In Praise of… Haunted Mansion Characters
Last week, I enjoyed a rare opportunity to speak with former Imagineers.
This conversation enabled me to view theme park design from their perspective.
Something these experts pointed out to me is how reliant Disney has become on its own intellectual properties.
Walt Disney World’s most recent construction projects have focused on Ratatouille, Guardians of the Galaxy, Moana, and Tron.
Once upon a time, Disney empowered Imagineers to design their own characters, though. And the proof lies in a building hosting 999 happy haunts.
In this month’s In Praise of…, we’ll highlight the whimsical, macabre incongruity of Haunted Mansion.
The Bride and the Hatbox Ghost
While speaking with former Disney Imagineers Ryan Harmon and Joe Lanzisero of Zeitgeist Design + Production, I could sense their frustration.
These veteran theme park designers said the following about theme park design:
Ryan Harmon: “We want to start with a blank sheet of paper and create great experiences like Joe (Lanzisero) did with Mystic Manor.”
In their estimation, Disney has veered away from that too much, regularly saddling Imagineers with IP-based constraints.
When Walt Disney lived, he provided staff members at WED Enterprises with much greater leeway…sometimes too much.
For instance, Uncle Walt didn’t want to define the Haunted Mansion experience for his Imagineers.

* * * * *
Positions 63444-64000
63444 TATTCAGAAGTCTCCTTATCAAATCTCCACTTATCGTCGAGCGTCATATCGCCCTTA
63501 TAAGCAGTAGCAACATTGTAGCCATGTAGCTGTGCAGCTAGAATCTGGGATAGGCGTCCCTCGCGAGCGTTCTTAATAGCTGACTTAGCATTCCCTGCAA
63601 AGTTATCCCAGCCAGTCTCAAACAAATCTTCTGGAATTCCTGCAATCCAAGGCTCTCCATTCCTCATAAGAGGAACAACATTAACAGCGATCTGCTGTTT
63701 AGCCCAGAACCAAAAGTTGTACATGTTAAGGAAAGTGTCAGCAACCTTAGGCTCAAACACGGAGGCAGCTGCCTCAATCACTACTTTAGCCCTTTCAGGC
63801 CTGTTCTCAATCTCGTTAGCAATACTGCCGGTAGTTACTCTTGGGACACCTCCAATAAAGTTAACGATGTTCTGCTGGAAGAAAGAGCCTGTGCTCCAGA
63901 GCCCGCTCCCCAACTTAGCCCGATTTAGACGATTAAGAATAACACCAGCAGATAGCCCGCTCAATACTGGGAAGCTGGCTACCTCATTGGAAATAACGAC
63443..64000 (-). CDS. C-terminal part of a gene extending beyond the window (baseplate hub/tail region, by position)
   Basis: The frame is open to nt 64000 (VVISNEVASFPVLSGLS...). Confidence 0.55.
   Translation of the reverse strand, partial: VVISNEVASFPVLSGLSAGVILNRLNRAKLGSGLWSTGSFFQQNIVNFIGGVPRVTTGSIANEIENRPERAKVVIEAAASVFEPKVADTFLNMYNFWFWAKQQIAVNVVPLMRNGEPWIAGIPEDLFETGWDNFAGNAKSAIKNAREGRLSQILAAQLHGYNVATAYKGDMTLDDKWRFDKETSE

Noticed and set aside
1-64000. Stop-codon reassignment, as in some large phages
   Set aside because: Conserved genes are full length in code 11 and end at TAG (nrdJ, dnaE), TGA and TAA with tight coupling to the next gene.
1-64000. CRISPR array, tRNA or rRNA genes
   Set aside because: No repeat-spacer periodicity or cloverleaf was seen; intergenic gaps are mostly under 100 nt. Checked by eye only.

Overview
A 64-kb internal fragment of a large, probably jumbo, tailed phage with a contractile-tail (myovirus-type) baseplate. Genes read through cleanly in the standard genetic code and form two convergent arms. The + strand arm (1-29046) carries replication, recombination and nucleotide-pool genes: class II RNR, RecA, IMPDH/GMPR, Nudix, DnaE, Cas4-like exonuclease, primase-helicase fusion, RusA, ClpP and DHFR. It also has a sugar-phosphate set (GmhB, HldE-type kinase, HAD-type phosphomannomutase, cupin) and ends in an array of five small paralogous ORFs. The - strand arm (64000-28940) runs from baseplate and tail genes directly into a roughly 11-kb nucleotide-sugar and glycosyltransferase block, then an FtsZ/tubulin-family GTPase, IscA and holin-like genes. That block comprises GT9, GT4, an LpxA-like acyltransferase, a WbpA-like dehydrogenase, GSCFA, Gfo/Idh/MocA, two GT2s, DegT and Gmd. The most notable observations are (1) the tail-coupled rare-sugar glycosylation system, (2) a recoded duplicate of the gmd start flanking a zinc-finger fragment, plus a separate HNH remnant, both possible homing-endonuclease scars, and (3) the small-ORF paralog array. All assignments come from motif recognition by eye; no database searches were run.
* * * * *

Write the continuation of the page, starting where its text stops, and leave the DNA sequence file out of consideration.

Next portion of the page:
Instead, Disney allowed his favorite co-workers to battle it out amongst themselves. What followed was a tug of war for the soul of Haunted Mansion.
Should this attraction entertain guests with quirky humor, or should it scare them like a classic haunted house?
In the end, Imagineers compromised and thereby created an attraction brimming with creativity.
Remarkably, you can witness both sides of the debate through two characters in the Attic: The Bride and the Hatbox Ghost.
The Bride is decidedly un-Disney. While virtually everything about the character has changed over the years, the lingering image remains.
A murderous widow hangs out in the attic, strokes her axe, and makes unsettling remarks. She’s a murder podcast disguised as a Disney character.
You…won’t find anyone like The Bride at It’s a Small World.
Meanwhile, the Hatbox Ghost takes a more humorous approach to beheadings.
This character can perform a magic trick: he can teleport his head into a box, leaving him, well, headless.
Would Disney sign off on either of these ideas today? Doubtful.
You really love them both, though, right?
Still, when you think about Haunted Mansion, The Bride and the Hatbox Ghost probably aren’t the first characters who spring to mind.
Instead, you’ll probably think about Madame Leota or the characters we’ll mention in the following two sections.
That’s what I find most impressive about Haunted Mansion.
You could argue that the top five (!) characters are among the ten most memorable ones at Disney theme parks, at least in America.
Sure, we’d all come up with the Yeti and Figment, and some of us could probably name a Pirates of the Caribbean character or two.
Jack Sparrow doesn’t count since he came later, though.
This statement speaks volumes about how much Disney has relied on its own IP since Disneyland’s opening day.
We’ve always had rides like Peter Pan’s Flight and Snow White’s Scary Adventures, which is now Snow White’s Enchanted Wish.